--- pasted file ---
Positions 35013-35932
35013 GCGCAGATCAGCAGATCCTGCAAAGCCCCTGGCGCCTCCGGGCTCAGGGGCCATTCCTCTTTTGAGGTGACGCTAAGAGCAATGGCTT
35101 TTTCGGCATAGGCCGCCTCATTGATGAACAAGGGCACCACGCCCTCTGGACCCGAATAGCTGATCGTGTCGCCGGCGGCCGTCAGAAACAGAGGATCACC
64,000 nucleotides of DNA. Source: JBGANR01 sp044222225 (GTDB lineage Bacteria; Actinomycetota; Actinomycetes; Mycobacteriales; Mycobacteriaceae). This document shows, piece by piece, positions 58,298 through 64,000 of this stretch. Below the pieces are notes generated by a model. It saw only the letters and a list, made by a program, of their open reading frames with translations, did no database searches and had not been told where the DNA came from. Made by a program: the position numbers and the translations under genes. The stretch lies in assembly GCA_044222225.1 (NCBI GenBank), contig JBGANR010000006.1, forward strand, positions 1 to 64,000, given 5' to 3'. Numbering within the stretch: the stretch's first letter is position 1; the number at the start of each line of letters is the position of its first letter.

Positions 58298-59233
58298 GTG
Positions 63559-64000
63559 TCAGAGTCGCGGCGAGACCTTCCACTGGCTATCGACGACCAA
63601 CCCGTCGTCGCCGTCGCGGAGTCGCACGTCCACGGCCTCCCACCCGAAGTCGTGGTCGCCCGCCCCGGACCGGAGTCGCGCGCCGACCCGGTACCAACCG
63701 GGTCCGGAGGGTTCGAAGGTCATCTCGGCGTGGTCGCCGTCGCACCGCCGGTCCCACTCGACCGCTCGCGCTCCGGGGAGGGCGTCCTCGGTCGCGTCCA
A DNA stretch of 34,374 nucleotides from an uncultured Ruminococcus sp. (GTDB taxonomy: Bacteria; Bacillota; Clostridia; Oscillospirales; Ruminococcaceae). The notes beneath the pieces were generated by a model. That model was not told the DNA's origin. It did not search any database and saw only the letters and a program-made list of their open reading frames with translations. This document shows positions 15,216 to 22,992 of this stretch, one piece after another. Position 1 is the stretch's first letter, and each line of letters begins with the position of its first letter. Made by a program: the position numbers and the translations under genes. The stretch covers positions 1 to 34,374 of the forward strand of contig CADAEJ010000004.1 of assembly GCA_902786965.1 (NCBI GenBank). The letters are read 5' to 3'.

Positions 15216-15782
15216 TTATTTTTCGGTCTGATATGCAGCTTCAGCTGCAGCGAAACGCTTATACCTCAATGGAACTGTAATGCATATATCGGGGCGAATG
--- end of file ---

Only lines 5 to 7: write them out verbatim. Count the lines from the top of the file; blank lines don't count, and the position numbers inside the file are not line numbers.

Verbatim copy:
Positions 58298-59233
58298 GTG
Positions 63559-64000